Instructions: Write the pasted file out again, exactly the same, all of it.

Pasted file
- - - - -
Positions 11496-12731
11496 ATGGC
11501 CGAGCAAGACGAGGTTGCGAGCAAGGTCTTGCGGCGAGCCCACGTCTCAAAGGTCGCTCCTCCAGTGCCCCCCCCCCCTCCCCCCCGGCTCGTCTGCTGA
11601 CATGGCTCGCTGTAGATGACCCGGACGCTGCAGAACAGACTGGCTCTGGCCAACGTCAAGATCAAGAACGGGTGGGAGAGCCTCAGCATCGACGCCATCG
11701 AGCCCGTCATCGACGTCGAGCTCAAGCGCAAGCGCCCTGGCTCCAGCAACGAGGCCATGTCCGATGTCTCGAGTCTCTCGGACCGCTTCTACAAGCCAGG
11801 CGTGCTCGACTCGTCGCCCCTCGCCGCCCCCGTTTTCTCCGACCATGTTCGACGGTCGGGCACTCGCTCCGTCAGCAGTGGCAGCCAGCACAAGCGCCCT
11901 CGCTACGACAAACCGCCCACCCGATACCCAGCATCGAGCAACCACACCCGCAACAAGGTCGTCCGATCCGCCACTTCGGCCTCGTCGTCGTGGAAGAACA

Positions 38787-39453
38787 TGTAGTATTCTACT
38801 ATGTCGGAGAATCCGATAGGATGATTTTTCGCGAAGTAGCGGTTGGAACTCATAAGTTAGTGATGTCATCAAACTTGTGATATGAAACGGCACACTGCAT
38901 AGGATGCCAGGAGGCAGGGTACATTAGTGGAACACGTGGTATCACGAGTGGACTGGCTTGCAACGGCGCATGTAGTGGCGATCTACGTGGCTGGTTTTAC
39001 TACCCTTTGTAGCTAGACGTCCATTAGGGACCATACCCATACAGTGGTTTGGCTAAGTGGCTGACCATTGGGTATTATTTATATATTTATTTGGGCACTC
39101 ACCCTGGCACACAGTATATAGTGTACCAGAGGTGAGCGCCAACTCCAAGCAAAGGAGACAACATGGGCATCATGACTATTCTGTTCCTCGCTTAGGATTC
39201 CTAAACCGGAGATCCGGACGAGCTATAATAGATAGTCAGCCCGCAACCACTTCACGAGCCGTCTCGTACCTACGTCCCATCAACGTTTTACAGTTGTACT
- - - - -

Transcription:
Positions 11496-12731
11496 ATGGC
11501 CGAGCAAGACGAGGTTGCGAGCAAGGTCTTGCGGCGAGCCCACGTCTCAAAGGTCGCTCCTCCAGTGCCCCCCCCCCCTCCCCCCCGGCTCGTCTGCTGA
11601 CATGGCTCGCTGTAGATGACCCGGACGCTGCAGAACAGACTGGCTCTGGCCAACGTCAAGATCAAGAACGGGTGGGAGAGCCTCAGCATCGACGCCATCG
11701 AGCCCGTCATCGACGTCGAGCTCAAGCGCAAGCGCCCTGGCTCCAGCAACGAGGCCATGTCCGATGTCTCGAGTCTCTCGGACCGCTTCTACAAGCCAGG
11801 CGTGCTCGACTCGTCGCCCCTCGCCGCCCCCGTTTTCTCCGACCATGTTCGACGGTCGGGCACTCGCTCCGTCAGCAGTGGCAGCCAGCACAAGCGCCCT
11901 CGCTACGACAAACCGCCCACCCGATACCCAGCATCGAGCAACCACACCCGCAACAAGGTCGTCCGATCCGCCACTTCGGCCTCGTCGTCGTGGAAGAACA

Positions 38787-39453
38787 TGTAGTATTCTACT
38801 ATGTCGGAGAATCCGATAGGATGATTTTTCGCGAAGTAGCGGTTGGAACTCATAAGTTAGTGATGTCATCAAACTTGTGATATGAAACGGCACACTGCAT
38901 AGGATGCCAGGAGGCAGGGTACATTAGTGGAACACGTGGTATCACGAGTGGACTGGCTTGCAACGGCGCATGTAGTGGCGATCTACGTGGCTGGTTTTAC
39001 TACCCTTTGTAGCTAGACGTCCATTAGGGACCATACCCATACAGTGGTTTGGCTAAGTGGCTGACCATTGGGTATTATTTATATATTTATTTGGGCACTC
39101 ACCCTGGCACACAGTATATAGTGTACCAGAGGTGAGCGCCAACTCCAAGCAAAGGAGACAACATGGGCATCATGACTATTCTGTTCCTCGCTTAGGATTC
39201 CTAAACCGGAGATCCGGACGAGCTATAATAGATAGTCAGCCCGCAACCACTTCACGAGCCGTCTCGTACCTACGTCCCATCAACGTTTTACAGTTGTACT